"Well, let us be sure of that." Bertuccio sighed, and went on first; the stairs did, indeed, lead to the garden. At the outer door the steward paused. "Go on, Monsieur Bertuccio," said the count. But he who was addressed stood there, stupefied, bewildered, stunned; his haggard eyes glanced around, as if in search of the traces of some terrible event, and with his clinched hands he seemed striving to shut out horrible recollections. "Well," insisted the Count. "No, no," cried Bertuccio, setting down the lantern at the angle of the interior wall. "No, monsieur, it is impossible; I can go no farther."

"What does this mean?" demanded the irresistible voice of Monte Cristo.

"Why, you must see, your excellency," cried the steward, "that this is not natural; that, having a house to purchase, you purchase it exactly at Auteuil, and that, purchasing it at Auteuil, this house should be No. 28, Rue de la Fontaine. Oh, why did I not tell you all? I am sure you would not have forced me to come. I hoped your house would have been some other one than this; as if there was not another house at Auteuil than that of the assassination!"

"What, what!" cried Monte Cristo, stopping suddenly, "what words do you utter? Devil of a man, Corsican that you are--always mysteries or superstitions. Come, take the lantern, and let us visit the garden; you are not afraid of ghosts with me, I hope?" Bertuccio raised the lantern, and obeyed. The door, as it opened, disclosed a gloomy sky, in which the moon strove vainly to struggle through a sea of clouds that covered her with billows of vapor which she illumined for an instant, only to sink into obscurity. The steward wished to turn to the left. "No, no, monsieur," said Monte Cristo. "What is the use of following the alleys? Here is a beautiful lawn; let us go on straight forwards."

Bertuccio wiped the perspiration from his brow, but obeyed; however, he continued to take the left hand. Monte Cristo, on the contrary, took the right hand; arrived near a clump of trees, he stopped. The steward could not restrain himself. "Move, monsieur--move away, I entreat you; you are exactly in the spot!"

"What spot?"

"Where he fell."

"My dear Monsieur Bertuccio," said Monte Cristo, laughing, "control yourself; we are not at Sartena or at Corte. This is not a Corsican arbor, but an English garden; badly kept, I own, but still you must not calumniate it for that."

"Monsieur, I implore you do not stay there!"

"I think you are going mad, Bertuccio," said the count coldly. "If that is the case, I warn you, I shall have you put in a lunatic asylum."

"Alas, excellency," returned Bertuccio, joining his hands, and shaking his head in a manner that would have excited the count's laughter, had not thoughts of a superior interest occupied him, and rendered him attentive to the least revelation of this timorous conscience. "Alas, excellency, the evil has arrived!"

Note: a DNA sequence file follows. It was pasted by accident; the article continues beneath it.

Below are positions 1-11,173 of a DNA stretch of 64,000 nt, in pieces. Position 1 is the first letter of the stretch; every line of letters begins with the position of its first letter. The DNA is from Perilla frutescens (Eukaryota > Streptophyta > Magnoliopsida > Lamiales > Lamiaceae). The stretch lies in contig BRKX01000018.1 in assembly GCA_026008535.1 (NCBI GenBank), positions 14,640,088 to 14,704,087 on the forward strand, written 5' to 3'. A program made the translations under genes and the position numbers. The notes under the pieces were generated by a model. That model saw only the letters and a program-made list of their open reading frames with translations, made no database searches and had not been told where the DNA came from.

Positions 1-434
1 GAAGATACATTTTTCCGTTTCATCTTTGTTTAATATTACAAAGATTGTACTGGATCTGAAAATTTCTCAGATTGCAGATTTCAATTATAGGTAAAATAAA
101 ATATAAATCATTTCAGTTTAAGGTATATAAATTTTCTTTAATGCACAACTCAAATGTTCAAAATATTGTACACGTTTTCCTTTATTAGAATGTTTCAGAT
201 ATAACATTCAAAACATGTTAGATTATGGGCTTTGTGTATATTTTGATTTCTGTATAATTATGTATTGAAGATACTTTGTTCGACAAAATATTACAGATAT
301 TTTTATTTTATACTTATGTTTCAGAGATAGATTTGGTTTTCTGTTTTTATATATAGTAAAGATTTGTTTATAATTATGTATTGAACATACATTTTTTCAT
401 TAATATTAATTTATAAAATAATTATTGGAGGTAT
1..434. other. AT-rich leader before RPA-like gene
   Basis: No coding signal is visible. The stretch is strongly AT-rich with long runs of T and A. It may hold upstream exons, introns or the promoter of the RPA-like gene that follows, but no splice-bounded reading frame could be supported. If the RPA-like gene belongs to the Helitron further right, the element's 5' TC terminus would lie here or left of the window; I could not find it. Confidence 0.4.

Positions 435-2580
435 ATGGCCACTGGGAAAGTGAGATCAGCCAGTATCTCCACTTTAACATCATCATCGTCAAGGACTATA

"M. Bertuccio," said the count, "I am very glad to tell you, that while you gesticulate, you wring your hands and roll your eyes like a man possessed by a devil who will not leave him; and I have always observed, that the devil most obstinate to be expelled is a secret. I knew you were a Corsican. I knew you were gloomy, and always brooding over some old history of the vendetta; and I overlooked that in Italy, because in Italy those things are thought nothing of. But in France they are considered in very bad taste; there are gendarmes who occupy themselves with such affairs, judges who condemn, and scaffolds which avenge." Bertuccio clasped his hands, and as, in all these evolutions, he did not let fall the lantern, the light showed his pale and altered countenance. Monte Cristo examined him with the same look that, at Rome, he had bent upon the execution of Andrea, and then, in a tone that made a shudder pass through the veins of the poor steward,--"The Abbé Busoni, then told me an untruth," said he, "when, after his journey in France, in 1829, he sent you to me, with a letter of recommendation, in which he enumerated all your valuable qualities. Well, I shall write to the abbé; I shall hold him responsible for his protege's misconduct, and I shall soon know all about this assassination. Only I warn you, that when I reside in a country, I conform to all its code, and I have no wish to put myself within the compass of the French laws for your sake."

"Oh, do not do that, excellency; I have always served you faithfully," cried Bertuccio, in despair. "I have always been an honest man, and, as far as lay in my power, I have done good."